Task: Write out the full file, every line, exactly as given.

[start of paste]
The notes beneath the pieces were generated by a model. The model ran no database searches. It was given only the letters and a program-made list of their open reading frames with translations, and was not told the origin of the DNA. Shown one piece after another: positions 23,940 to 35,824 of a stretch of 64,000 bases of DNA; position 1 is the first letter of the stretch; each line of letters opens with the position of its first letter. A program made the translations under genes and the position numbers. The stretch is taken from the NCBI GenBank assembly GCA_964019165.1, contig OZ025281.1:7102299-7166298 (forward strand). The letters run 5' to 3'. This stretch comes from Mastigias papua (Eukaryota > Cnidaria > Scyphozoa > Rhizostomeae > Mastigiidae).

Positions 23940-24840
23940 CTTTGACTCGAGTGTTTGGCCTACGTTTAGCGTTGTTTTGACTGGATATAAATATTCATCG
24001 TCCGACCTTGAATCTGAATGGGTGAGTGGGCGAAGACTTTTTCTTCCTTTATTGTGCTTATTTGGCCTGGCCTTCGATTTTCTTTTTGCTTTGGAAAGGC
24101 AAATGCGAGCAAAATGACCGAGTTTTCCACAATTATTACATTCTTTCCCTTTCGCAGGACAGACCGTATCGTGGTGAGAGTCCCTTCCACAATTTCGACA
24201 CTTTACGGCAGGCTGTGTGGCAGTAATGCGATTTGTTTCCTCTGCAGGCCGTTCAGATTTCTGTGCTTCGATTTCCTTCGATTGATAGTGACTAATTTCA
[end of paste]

The notes beneath the pieces were generated by a model. The model ran no database searches. It was given only the letters and a program-made list of their open reading frames with translations, and was not told the origin of the DNA. Shown one piece after another: positions 23,940 to 35,824 of a stretch of 64,000 bases of DNA; position 1 is the first letter of the stretch; each line of letters opens with the position of its first letter. A program made the translations under genes and the position numbers. The stretch is taken from the NCBI GenBank assembly GCA_964019165.1, contig OZ025281.1:7102299-7166298 (forward strand). The letters run 5' to 3'. This stretch comes from Mastigias papua (Eukaryota > Cnidaria > Scyphozoa > Rhizostomeae > Mastigiidae).

Positions 23940-24840
23940 CTTTGACTCGAGTGTTTGGCCTACGTTTAGCGTTGTTTTGACTGGATATAAATATTCATCG
24001 TCCGACCTTGAATCTGAATGGGTGAGTGGGCGAAGACTTTTTCTTCCTTTATTGTGCTTATTTGGCCTGGCCTTCGATTTTCTTTTTGCTTTGGAAAGGC
24101 AAATGCGAGCAAAATGACCGAGTTTTCCACAATTATTACATTCTTTCCCTTTCGCAGGACAGACCGTATCGTGGTGAGAGTCCCTTCCACAATTTCGACA
24201 CTTTACGGCAGGCTGTGTGGCAGTAATGCGATTTGTTTCCTCTGCAGGCCGTTCAGATTTCTGTGCTTCGATTTCCTTCGATTGATAGTGACTAATTTCA